That is, in the equation x(x + 9) = 0, equality will be achieved if x equals zero or if (x + 9) equals zero.

*x* = 0 or *x* + 9 = 0

By equating both of these expressions to zero, we can find the roots of the equation x(x + 9) = 0. The first root, as you can see from the example, is found immediately. To find the second root we need to solve the elementary equation x + 9 = 0. It is not difficult to guess that the root of this equation is -9. A check shows that the root is correct:

âˆ’9 + 9 = 0

**Example 2.** Solve the equation

This equation has two roots: 1 and 2. The left side of the equation is the product of (x - 1) and (x - 2). And the product is zero if at least one of the factors is zero (either the factor (x - 1) or the factor (x - 2)).

Find x such that the expressions (x - 1) or (x - 2) are zero:

We substitute these values one by one into the original equation and make sure that at these values the left-hand side is zero:

## When the roots are infinitely many

An equation can have infinitely many roots. That is, by substituting any number into such an equation, we will obtain a correct numerical equality.

**Example 1.** Solve the equation

The root of this equation is any number. If you open the brackets on the left side of the equation and add like terms, you get the equality 14 = 14. This equality will be obtained for any x

**Example 2.** Solve the equation

The root of this equation is any number. If you open the brackets on the left side of the equation, you get the equality 10x + 12 = 10x + 12. This equality will be obtained for any x

## When there are no roots

It also happens that an equation has no solutions at all, that is, it has no roots. For example, the equation x+2=x has no roots, because for any value of x, the left side of the equation will not equal the right side. For example, let x=2. Then the equation would look like this

Let x = -4

**Example 2.** Solve the equation

Open the brackets on the left side of the equality:

Let us give like terms:

We see that the left part is not equal to the right part. This will be true for any value of y. For example, let y = 3.

## Letter equations

An equation can contain not only numbers with variables, but also letters.

For example, the formula for finding velocity is a letter equation:

This equation describes the velocity of the body in equi-accelerated motion.

It is a useful skill to be able to express any component that is part of a letter equation. For example, to determine the distance from the equation , you need to express the variable s.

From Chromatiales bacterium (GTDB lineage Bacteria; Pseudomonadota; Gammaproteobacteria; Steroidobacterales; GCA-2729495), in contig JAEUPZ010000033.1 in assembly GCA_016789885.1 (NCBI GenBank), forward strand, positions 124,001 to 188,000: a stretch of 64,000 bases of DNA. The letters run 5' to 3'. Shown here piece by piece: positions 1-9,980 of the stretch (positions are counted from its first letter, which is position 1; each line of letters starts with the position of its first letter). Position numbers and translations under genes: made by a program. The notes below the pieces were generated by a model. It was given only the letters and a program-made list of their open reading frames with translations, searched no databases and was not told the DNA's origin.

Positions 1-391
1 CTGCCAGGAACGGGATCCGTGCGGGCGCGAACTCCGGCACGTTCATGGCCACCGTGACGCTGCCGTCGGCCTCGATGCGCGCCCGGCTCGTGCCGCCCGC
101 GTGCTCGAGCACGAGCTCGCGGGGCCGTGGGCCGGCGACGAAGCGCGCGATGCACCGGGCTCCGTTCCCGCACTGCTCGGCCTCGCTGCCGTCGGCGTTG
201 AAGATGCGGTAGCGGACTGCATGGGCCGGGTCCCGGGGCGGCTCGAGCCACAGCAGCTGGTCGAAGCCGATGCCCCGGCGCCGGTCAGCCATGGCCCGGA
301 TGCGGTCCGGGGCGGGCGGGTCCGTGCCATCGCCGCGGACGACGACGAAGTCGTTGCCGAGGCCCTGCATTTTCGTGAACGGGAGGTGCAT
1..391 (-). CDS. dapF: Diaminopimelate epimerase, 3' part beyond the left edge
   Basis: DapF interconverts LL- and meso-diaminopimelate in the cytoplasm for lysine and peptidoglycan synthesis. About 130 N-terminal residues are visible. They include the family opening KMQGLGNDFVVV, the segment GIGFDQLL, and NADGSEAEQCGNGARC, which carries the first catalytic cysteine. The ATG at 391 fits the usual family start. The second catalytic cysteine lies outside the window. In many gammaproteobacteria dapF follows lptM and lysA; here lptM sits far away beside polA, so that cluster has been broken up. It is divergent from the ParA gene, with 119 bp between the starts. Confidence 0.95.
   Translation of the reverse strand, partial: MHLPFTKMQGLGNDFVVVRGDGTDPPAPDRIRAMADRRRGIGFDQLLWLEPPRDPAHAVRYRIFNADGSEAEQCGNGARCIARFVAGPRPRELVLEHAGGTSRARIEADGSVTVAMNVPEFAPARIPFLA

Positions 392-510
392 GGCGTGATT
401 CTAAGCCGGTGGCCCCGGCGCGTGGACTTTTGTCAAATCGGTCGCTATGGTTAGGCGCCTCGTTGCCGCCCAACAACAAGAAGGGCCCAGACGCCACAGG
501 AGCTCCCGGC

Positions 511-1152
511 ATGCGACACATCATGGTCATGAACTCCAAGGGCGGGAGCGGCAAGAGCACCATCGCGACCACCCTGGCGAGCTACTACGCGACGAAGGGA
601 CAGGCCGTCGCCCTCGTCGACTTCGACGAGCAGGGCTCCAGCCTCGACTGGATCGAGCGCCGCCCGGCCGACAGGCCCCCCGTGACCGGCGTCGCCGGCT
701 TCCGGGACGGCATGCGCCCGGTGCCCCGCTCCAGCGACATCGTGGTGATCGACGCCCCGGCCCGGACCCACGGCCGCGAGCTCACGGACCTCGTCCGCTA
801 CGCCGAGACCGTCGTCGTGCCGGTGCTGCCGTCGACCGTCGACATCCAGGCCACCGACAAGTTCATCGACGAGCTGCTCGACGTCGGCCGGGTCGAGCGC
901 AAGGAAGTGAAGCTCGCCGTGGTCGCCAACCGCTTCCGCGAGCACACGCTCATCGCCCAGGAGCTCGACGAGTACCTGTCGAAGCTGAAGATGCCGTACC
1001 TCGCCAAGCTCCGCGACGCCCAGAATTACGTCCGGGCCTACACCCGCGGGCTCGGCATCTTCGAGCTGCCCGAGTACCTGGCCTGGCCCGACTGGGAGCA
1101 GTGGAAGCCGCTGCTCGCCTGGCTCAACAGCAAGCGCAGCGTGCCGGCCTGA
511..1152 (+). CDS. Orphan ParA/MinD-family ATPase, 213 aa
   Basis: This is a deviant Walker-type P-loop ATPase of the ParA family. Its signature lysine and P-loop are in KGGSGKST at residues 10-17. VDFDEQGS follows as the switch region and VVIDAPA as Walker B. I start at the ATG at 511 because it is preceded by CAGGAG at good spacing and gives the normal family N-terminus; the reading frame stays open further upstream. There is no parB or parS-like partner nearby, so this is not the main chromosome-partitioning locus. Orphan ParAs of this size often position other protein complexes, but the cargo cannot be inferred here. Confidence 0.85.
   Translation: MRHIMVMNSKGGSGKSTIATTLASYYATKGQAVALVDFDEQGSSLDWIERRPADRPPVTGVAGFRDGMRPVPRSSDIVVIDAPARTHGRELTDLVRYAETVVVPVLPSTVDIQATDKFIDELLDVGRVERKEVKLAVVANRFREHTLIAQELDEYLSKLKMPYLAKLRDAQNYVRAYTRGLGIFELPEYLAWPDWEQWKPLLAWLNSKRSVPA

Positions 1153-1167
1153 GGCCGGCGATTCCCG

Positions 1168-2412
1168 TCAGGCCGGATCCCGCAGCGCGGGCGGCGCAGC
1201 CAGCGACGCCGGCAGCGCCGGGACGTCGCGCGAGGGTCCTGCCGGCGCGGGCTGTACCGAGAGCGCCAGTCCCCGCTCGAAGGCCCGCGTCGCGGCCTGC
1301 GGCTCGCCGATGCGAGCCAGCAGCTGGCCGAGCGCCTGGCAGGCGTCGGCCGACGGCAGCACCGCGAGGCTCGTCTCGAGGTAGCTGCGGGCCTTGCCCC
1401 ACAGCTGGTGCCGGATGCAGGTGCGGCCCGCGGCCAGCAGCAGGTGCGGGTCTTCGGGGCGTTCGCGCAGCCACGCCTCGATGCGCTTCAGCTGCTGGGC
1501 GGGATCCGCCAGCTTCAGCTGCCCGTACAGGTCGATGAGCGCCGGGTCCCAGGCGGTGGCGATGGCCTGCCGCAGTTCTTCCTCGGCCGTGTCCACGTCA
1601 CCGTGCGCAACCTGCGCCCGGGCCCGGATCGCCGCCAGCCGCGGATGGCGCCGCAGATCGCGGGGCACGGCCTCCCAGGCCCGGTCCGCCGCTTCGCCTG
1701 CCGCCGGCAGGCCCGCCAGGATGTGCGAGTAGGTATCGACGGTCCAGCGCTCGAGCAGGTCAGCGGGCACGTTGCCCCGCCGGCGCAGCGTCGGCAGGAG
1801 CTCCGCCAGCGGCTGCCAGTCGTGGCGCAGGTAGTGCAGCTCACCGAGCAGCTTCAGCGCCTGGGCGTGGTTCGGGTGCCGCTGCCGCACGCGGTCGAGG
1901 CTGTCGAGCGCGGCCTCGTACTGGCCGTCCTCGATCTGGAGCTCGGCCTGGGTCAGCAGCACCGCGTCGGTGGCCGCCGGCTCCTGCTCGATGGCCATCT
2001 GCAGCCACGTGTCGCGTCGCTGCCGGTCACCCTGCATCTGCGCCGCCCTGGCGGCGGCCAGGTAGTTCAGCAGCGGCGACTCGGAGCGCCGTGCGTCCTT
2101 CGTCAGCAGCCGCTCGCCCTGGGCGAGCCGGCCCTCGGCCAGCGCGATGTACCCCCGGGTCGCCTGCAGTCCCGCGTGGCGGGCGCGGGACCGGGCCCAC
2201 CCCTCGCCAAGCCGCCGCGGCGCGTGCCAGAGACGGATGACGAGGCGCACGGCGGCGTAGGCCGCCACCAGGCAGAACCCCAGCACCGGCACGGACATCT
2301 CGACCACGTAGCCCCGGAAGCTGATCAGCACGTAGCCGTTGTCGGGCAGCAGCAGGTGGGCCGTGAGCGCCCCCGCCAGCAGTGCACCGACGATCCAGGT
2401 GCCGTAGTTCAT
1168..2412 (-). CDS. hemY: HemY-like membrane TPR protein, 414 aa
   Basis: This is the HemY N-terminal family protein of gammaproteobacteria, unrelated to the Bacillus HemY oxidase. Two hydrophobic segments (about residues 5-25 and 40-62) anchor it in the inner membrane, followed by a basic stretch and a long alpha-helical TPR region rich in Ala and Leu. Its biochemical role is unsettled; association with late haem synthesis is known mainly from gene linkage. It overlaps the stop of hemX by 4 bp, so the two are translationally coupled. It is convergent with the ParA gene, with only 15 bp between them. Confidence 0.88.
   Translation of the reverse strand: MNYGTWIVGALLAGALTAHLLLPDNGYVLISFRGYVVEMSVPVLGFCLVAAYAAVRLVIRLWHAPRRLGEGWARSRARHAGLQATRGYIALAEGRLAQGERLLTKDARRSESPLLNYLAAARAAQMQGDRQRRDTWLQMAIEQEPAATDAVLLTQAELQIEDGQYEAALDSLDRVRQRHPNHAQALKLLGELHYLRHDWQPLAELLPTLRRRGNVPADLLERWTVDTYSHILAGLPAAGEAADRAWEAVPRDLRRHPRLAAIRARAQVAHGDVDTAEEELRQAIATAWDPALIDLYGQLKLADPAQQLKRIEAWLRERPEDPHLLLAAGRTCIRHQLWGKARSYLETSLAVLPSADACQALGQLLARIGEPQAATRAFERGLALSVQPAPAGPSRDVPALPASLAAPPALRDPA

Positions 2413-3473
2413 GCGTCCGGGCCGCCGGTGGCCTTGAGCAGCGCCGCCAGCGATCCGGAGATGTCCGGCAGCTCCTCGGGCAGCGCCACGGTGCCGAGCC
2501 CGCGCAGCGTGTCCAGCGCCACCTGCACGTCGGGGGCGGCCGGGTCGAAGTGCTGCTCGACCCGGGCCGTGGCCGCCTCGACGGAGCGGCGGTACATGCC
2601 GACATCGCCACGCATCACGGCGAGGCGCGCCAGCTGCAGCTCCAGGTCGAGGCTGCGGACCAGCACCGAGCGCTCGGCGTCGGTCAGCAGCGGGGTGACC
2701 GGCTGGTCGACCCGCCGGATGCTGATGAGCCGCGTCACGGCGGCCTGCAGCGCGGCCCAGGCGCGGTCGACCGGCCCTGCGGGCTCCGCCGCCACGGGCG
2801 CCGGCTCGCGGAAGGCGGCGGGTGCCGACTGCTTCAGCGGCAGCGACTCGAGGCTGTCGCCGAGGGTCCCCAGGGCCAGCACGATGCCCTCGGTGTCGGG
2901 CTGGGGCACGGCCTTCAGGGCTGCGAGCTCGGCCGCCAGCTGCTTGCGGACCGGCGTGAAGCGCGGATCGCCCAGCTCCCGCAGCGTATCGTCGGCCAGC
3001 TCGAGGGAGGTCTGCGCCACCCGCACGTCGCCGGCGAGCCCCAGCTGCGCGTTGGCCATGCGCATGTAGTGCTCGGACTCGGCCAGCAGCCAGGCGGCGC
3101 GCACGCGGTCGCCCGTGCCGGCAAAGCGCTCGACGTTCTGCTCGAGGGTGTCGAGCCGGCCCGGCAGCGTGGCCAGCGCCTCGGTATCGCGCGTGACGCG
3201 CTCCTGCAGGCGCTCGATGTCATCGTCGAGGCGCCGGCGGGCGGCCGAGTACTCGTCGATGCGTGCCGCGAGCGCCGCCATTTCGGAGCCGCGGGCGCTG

Multiply both parts of the equation by *t*

In the right part, reduce the variables t by t and rewrite what we have left:

In the resulting equation, swap the left and right parts:

We got the formula for finding the distance that we studied earlier.

Let's try to determine the time from the equation . To do this, we need to express the variable t.

Multiply both parts of the equation by t

In the right part, reduce the variables t by t and rewrite what we have left:

In the resulting equation v Ã— t = s, divide both parts by v

On the left side, reduce the variables v by v and rewrite what we have left:

We got the formula for finding time that we studied earlier.

Suppose the speed of the train is 50 km/h

*v* = 50 km/h

And the distance is 100 km

*s* = 100 km

Then the alphabetic equation will take the following form

From this equation you can find the time. To do this, we need to be able to express the variable t. You can use the rule of finding the unknown divisor by dividing the dividend by the quotient and thus determine the value of the variable t

or it is possible to use identity transformations. First, multiply both parts of the equation by t

Then divide both parts by 50

**Example 2.** The letter equation a+bx=c is given. Express from this equation x

Subtract a from both parts of the equation

Divide both parts of the equation by b

Now, if we find an equation of the form a + bx = c, we have a ready solution. It will be enough to substitute the required values into it. Those values that will be substituted for the letters a, b, c are called **parameters**. Equations of the form a + bx = c are called **equations with parameters**. Depending on the parameters, the root will change.

Solve the equation 2 + 4x = 10. It is similar to the letter equation a + bx = c. Instead of performing identity transformations, we can use a ready-made solution. Let's compare both solutions:

We see that the second solution is much simpler and shorter.

For the ready solution we need to make a small note. The parameter b must not be equal to zero (b â‰ 0), since division by zero is not allowed.

**Example 3.** An literal equation is given *x*

Open the brackets in both parts of the equation

Let us take advantage of the transfer of terms. We group the parameters containing the variable x on the left side of the equation, and the parameters free of this variable on the right side.

On the left side, put the factor x behind the brackets.

Divide both parts by the expression a - b